iStock-485935060C.dif is the abbreviation for one scourge of modern healthcare: an infection that often results in severe diarrhea, is challenging to treat, recurs readily, and may result in death. Now, as Rick and I discuss on PodMed this week and published in the New England Journal of Medicine, hope has arrived in the form of a new antibody to treat C. dif, or Clostridium difficile.

Turns out there are two antibodies against toxins produced by the organism reported in NEJM this week, but only the one against toxin B, known as bezlotoxumab, turned out to be much help. Over 2500 adults with primary or recurrent C.dif infection were included in this study, all of whom received standard oral antibiotics, followed by one or both antibodies or placebo. Those who received bezlotoxumab were more likely to achieve a sustained cure, that is no recurrence after initial clinical cure within 12 weeks, than those who received both antibodies or placebo.

The antibodies were administered by a single IV infusion following routine antibiotic therapy. The most common side effects reported by 2% of subjects included nausea and headache. Rick and I agree that these are impressive results and might be improved with more than one dose of the antibody or combination with fecal transplant.  Rick also advised me that the drug has just been approved by the FDA, so should soon be available widely.

Other topics this week include Association of Patient-Physician Language Concordance and Glycemic Control for Limited–English Proficiency Latinos With Type 2 Diabetes in JAMA Internal Medicine, a method for assessing medical devices once they're on the market Prospective Surveillance of Medical-Device Safety in NEJM, and Physician Decision Making and Clinical Outcomes With Laboratory Polysomnography or Limited-Channel Sleep Studies for Obstructive Sleep ApneaA Randomized Trial in Annals of Internal Medicine. Until next week, y'all live well.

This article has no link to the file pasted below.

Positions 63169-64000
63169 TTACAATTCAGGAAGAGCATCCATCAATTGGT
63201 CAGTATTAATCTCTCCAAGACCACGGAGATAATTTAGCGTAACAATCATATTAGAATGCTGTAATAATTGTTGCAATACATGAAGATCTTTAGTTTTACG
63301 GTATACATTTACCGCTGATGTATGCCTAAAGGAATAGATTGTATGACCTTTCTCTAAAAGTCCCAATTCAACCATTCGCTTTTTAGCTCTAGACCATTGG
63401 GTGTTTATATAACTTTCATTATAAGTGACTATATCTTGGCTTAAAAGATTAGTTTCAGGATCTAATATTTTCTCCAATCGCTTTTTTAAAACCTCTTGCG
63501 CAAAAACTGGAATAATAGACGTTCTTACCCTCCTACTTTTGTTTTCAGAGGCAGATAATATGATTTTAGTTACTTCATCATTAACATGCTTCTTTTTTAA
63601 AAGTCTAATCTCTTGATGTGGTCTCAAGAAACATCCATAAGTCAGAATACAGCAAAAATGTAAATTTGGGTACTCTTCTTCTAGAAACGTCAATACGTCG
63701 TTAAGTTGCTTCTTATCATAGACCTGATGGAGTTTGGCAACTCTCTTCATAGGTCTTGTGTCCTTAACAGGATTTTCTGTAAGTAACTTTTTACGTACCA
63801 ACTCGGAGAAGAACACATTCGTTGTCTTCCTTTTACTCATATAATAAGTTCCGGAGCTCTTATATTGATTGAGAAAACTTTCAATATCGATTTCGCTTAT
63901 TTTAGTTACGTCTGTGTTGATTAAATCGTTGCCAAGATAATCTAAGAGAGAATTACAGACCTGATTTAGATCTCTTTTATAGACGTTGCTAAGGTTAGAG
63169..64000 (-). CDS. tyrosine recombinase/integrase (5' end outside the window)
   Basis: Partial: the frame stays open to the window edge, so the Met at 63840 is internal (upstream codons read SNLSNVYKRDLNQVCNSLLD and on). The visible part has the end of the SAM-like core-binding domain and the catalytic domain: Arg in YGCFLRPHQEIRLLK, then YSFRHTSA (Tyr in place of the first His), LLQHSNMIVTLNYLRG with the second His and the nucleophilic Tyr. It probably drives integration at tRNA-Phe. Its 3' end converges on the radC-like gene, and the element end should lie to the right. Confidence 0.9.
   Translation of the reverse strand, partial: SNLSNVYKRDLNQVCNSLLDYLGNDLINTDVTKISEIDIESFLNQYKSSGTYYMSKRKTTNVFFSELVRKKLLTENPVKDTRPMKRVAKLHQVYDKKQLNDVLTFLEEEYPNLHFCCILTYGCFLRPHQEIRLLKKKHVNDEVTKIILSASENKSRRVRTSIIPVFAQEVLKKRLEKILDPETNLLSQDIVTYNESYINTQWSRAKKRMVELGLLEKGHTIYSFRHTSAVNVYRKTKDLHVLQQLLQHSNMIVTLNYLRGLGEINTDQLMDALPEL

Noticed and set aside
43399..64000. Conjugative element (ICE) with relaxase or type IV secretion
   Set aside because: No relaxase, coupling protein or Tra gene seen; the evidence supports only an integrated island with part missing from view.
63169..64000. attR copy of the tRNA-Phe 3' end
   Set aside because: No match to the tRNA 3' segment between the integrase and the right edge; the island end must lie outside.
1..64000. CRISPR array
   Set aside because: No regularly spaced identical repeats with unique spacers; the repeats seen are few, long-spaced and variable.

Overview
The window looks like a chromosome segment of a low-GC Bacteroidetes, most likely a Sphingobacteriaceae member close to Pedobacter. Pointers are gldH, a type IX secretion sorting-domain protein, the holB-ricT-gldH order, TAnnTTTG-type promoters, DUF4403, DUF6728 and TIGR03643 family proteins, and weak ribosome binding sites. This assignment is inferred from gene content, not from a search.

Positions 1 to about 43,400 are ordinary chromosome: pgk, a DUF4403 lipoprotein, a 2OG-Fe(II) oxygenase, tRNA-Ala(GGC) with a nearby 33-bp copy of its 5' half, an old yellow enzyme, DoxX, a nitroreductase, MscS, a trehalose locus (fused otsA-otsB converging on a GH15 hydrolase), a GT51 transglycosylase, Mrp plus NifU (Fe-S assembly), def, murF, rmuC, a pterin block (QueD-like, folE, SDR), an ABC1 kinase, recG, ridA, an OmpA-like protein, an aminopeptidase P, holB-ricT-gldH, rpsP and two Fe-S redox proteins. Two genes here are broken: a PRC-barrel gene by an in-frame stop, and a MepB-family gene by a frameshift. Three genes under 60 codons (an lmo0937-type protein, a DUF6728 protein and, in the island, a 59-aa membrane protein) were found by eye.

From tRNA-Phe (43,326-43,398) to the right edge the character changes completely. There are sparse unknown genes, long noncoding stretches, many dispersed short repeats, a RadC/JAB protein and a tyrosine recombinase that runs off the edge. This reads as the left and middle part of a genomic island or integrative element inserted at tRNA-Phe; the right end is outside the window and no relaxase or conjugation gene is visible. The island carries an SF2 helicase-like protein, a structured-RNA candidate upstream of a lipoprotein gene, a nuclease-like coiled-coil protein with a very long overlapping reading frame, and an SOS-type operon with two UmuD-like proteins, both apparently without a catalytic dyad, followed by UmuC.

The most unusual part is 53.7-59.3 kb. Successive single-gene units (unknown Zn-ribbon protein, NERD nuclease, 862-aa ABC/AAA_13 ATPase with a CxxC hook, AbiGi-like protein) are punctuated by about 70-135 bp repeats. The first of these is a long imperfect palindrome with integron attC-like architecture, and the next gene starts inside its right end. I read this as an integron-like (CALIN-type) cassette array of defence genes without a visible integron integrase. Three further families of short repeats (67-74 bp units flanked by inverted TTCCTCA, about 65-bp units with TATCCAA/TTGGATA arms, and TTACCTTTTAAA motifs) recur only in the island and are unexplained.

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iStock-504309690High blood pressure or hypertension is a well-known risk factor for heart attack and stroke. And while there is currently a lot of controversy over exact blood pressures to be targeted in different populations, one group of people remains especially problematic: those with slightly high blood pressure. These folks aren't clearly at risk for a cardiovascular event and no one wants to use medicines daily if they aren't really needed. Now a new study from Johns Hopkins published in Circulation that Rick and I discuss on PodMed this week may help.

Hopkins researchers used data from a long term study known by the acronym MESA for Multi-Ethnic Study of Atherosclerosis. Blood pressure measurements as well as routine risk calculators were used to calculate cardiovascular risk for over 3700 participants. Then researchers added coronary calcium scoring, a quick, noninvasive CT scan of the heart, to the mix. They found that adding this score was able to much more accurately inform which of those subjects with slightly elevated blood pressure would benefit from using blood pressure lowering medication. As Rick and I note in the podcast, however, the real proof of utility will come when a prospective study is done on this group of people, but for now, it helps inform decision making.